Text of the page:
Loncar says as most of the latest developments in biotech are in immunotherapy, he decided to target this area. “I think the most impactful thing going on in medicine now is in cancer therapy and the idea of immunotherapy. The first round of these drugs are already approved in the US and they have already revolutionised melanoma, for example. 

“Former president Jimmy Carter had late stage melanoma and he was treated with one of these immunotherapy drugs called Keytruda by global pharmaceutical company Merck. And it essentially made his cancer go away. 

“They are doing the same for lung, kidney and bladder cancer. We think this is a long-term trend that will impact many, if not most, cancers in the coming years.”

Keytruda was approved by the FDA for the treatment of melanoma, non-small-cell lung cancer, metastatic melanoma and cancerous tumours of the head and neck between 2014 and 2016. Merck’s revenue and share price soared 31.42% in the first six months of last year following news of Carter’s recovery in December 2015.

Loncar’s ETF was launched in October 2015 and listed on the Nasdaq. The independent biotech investor, who runs a family office, decided to create the index and ETF to allow easier access to biotechnology investments. He plans to create indices and ETFs in other areas of biotechnology in the future.

“When I first created the index, it was more of an educational thing. I wanted to highlight companies that are doing such interesting work and making huge progress against cancer,” says Loncar.

“In technology, everyone has heard of Tesla because they can see a Tesla car driving down the road. Or they know Google because they use it every day. That is not the case with biotech and pharmaceutical companies. But the advances being made are every bit as exciting as what is going on in technology.”

The favourable regulatory environment for drugs in the US is another impetus for the performance of biotech stocks, which Loncar says can be attributed to the change in administration. “We have a new person running the FDA called Scott Gottlieb. He has been terrific. He has tried to make the FDA less bureaucratic and make drug approvals happen more quickly. He is trying to make the regulatory process more efficient and transparent. And that is something that benefits investors,” he adds.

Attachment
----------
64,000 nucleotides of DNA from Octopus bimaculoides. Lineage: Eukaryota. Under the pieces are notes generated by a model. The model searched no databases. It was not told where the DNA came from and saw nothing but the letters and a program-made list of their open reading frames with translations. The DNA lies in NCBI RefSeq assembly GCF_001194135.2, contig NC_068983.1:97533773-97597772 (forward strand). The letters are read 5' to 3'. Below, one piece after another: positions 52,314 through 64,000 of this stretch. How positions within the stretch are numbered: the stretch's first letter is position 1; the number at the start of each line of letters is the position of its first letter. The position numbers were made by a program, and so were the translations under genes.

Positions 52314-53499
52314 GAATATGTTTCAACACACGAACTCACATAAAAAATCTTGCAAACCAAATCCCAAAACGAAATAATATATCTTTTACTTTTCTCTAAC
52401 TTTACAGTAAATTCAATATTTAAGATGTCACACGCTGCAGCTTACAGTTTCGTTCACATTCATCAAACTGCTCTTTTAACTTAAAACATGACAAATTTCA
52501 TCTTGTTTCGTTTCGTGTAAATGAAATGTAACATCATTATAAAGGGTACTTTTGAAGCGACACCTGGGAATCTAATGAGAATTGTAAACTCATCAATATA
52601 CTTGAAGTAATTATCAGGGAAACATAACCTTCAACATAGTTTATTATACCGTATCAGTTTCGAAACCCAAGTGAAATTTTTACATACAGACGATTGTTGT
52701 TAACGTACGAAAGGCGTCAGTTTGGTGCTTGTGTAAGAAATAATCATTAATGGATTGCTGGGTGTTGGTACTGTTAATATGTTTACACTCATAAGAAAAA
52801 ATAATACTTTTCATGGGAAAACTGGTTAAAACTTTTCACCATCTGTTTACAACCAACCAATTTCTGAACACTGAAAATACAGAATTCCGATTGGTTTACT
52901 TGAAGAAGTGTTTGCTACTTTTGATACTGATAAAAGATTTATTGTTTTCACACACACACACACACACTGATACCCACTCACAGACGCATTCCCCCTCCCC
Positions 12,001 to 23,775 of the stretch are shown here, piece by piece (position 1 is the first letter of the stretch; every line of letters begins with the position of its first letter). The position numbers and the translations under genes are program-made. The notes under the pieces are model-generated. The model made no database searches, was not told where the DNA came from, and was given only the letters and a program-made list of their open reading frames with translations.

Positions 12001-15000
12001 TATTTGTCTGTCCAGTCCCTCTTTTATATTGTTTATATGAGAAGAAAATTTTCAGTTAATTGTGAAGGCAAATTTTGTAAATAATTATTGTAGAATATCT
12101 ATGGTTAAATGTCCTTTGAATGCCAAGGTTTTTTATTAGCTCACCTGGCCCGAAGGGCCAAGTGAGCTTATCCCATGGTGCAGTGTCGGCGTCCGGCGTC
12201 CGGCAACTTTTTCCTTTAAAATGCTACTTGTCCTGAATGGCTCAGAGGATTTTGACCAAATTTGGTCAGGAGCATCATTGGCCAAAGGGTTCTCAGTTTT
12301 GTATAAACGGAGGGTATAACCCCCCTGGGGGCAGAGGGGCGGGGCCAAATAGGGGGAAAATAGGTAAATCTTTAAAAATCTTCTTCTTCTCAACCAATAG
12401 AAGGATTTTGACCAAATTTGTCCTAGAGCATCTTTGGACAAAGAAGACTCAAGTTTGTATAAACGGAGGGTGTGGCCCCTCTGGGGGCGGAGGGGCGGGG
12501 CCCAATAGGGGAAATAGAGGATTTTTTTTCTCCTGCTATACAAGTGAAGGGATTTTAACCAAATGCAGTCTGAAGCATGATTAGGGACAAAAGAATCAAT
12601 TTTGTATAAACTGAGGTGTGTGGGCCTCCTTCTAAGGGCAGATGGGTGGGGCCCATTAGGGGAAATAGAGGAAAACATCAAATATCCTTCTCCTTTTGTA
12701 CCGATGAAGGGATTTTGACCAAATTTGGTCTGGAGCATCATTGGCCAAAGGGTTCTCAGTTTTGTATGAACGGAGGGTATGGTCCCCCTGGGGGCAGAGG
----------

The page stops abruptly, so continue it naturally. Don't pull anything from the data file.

According to a Reuters article in January, the pharmaceutical industry saw a spike in drug approvals in 2014 and 2015, with the number of new drugs reaching the market hitting a 19-year high. Although the number fell last year, the recent advances in cancer cures and genetic therapies have contributed to full development pipelines for many firms. 

Areas of interest in biotech

In August and October, the FDA approved two versions of an immunotherapy treatment known as the CAR T-cell therapy to treat children and young adults whose leukaemia does not respond to standard treatments, and another to fight aggressive non-Hodgkin’s lymphoma, a kind of blood cancer. The former was developed by US-based clinical-stage biopharmaceutical company Kite Pharma, which focuses on researching immunotherapy, while the latter was manufactured by multinational pharmaceutical company Novartis.

Loncar says the first generation of immunotherapy drugs is being commercialised by large companies such as Merck and Bristol-Myers Squibb. But smaller biotech companies are working on newer generations of immunotherapy drugs as well. For instance, a big acquisition occurred in August when US-based global biopharmaceutical company Gilead Sciences acquired Kite Pharma for US$11.9 billion. 

“That type of immunotherapy is called Car-T and it is really interesting how this technology works. Instead of taking a pill, what companies are able to do is take the patient’s own cells and re-engineer them, programming them to look for and destroy the cancer cells in the body. They are seeing incredible results with that and the technology has already been approved for a few types of blood cancer here in the US,” says Loncar.

Acker is also excited about the developments in this area of biotech. “A recent example is the CAR T-cell therapy for the treatment of aggressive non-Hodgkin’s lymphoma. It is a leading scientific advancement that promises better patient outcomes,” he says. 

“Gilead, a large biotech firm, just acquired a smaller company that is expected to launch a product based on this technology by the end of the year. The high price paid by Gilead caught the attention of investors, helping to spur a rally in the biotech sector.”

CAR T-cell therapy uses the patient’s own immune cells — called T cells — to fight cancer. According to the American Cancer Society, the use of CAR T-cell therapies on a type of non-Hodgkin’s lymphoma showed encouraging results in clinical trials. In many of the patients, the cancer could not be detected after the treatment, although doctors are still studying the long-term impact of the therapy.

Loncar is also interested in the developments in gene therapy and the treatment of rare diseases. While rare diseases only target a small population, it may prove to be a more lucrative market for companies.